What we found: Jim Lowe, associate vice president for facilities planning and management, said Ball State already has two heated and covered bus stations at the north and south locations of the McKinley Avenue bus routes.
Lowe said the university and SGA needs to be very prudent in the ways it uses student and state funds. As it undertakes projects, he said the university need to choose designs that are economically feasible.
He said the university uses quartz infrared heaters in bus shelters on campus — which he said was the most efficient way to provide a source of warmth in open and enclosed bus shelters.
Continue Map App updates for individuals with disabilities
What they said: Sanburn, who also serves as a project manager specialist for Digital Corps, the organization that manages the map app, said updates for the app include might include an audio function for people with hearing disabilities and a function for the screen to enlarge the image for users who difficulty viewing the map.
What we found: The Daily News is awaiting a response from Kyle Parker, senior software engineer at Digital Corps, regarding this platform point.
Encourage reduced plastic bag use in dining facilities
What they said: Sanburn said the slate isn’t completely pushing for replacing the plastic bags with paper bags on campus, but rather encourage students to use the reusable bags given to them by Ball State.
One suggestion he said was instead of having plastic bags available right next to the dining location, students could request a plastic bag from the cashier when they check out or use their own reusable bag.
What we found: The Daily News is awaiting a response from Karen Adkins, director of dining services and dining initiatives, regarding this platform point.
Explore motion-sensored lighting
What they said: This platform point focuses on installing motion-sensored lighting in the hallways of on-campus buildings, Esposito said.
In addition to trying to save the university money and energy, Blythe said this platform point might help improve student safety on campus.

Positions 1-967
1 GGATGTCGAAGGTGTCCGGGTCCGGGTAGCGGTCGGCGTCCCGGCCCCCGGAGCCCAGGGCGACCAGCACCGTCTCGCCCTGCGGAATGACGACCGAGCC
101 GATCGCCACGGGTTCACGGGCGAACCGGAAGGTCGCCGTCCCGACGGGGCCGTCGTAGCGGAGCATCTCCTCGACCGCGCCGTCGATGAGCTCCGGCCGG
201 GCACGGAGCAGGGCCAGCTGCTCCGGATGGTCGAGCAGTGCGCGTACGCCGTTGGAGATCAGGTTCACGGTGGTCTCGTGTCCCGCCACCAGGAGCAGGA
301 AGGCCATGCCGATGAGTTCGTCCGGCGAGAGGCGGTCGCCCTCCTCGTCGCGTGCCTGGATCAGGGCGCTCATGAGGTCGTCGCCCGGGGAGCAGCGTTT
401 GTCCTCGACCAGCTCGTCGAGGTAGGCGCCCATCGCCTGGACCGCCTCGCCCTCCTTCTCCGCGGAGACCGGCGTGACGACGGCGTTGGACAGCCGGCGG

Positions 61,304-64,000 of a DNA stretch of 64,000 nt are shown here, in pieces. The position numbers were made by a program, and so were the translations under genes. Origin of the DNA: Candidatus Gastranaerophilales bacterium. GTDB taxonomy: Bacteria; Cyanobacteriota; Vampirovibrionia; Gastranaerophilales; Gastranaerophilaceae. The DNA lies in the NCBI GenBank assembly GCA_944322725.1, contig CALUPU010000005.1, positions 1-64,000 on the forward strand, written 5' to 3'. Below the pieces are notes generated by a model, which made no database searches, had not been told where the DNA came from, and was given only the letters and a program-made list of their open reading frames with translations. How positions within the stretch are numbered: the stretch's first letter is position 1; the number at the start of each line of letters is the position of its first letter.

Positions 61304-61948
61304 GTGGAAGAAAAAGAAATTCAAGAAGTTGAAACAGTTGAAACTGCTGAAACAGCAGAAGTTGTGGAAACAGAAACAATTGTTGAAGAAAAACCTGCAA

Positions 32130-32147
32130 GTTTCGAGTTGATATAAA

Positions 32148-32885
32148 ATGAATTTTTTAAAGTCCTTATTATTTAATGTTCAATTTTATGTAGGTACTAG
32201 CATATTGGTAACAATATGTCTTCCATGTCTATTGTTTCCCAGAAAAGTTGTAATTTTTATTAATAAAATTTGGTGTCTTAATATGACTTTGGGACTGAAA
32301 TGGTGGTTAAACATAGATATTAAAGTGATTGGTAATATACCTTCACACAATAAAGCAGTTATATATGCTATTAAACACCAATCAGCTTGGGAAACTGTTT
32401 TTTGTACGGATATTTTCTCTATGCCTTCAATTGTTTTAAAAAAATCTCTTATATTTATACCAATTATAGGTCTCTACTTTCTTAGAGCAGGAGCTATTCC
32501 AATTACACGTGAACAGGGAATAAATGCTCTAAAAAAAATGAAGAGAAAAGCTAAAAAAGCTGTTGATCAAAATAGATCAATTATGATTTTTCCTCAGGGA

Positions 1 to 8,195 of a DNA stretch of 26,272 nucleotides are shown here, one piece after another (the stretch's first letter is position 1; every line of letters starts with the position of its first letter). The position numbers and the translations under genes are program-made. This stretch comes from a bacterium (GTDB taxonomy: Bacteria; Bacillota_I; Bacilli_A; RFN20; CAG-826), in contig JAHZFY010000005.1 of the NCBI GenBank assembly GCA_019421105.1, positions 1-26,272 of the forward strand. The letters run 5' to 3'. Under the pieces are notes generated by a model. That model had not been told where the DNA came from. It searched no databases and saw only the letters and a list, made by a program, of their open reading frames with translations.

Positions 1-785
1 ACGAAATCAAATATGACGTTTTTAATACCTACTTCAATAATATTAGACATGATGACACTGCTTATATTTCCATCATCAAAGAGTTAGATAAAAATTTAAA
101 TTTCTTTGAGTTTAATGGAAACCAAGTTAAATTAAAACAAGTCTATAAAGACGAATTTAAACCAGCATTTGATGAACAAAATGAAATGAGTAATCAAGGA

Sanburn said that the start for this platform point will be advocating for the installation of these types of lights, which could later on turn into an actual plan.
What we found: The Daily News is awaiting a response from Lowe regarding this platform point.
Pilot free menstrual hygiene products in select buildings
What they said: Esposito said there are several companies that make feminine hygiene products at an affordable cost that would allow the free products to be added to SGA’s budget.
However, Mustaklem said there is no fixed cost for this platform point and the slate members would be flexible with the costs. Depending on the building in which the products will be piloted, she said they had allocated around $10,000 in SGA’s budget, thought that figure was subject to change based on whether they were able to gain any support from the university.
Some locations being considered by the slate members for the pilot program of these products include the L.A. Pittenger Student Center, the lower levels of Bracken Library and the unisex bathroom in the Atrium.
What we found: Lowe said the university addressed restroom hygiene or sanitary napkin bins several months ago through a request from Spectrum.
Improve organization connections with SGA
What they said: Blythe said she felt SGA has a strong presence around election time each year, and then students and organizations lose interest.
The slate members wish to keep in contact with student organizations they met with during the campaign trail and get in contact with more organizations.
This platform point will come at no expense they said as the slate will just be in contact with other organizations to better represent their needs in the senate.
Charles Melton and John Lynch contributed to this story.
This story will be updated.
Contact Rohith Rao with comments at firstname.lastname@example.org or on Twitter @RaoReports.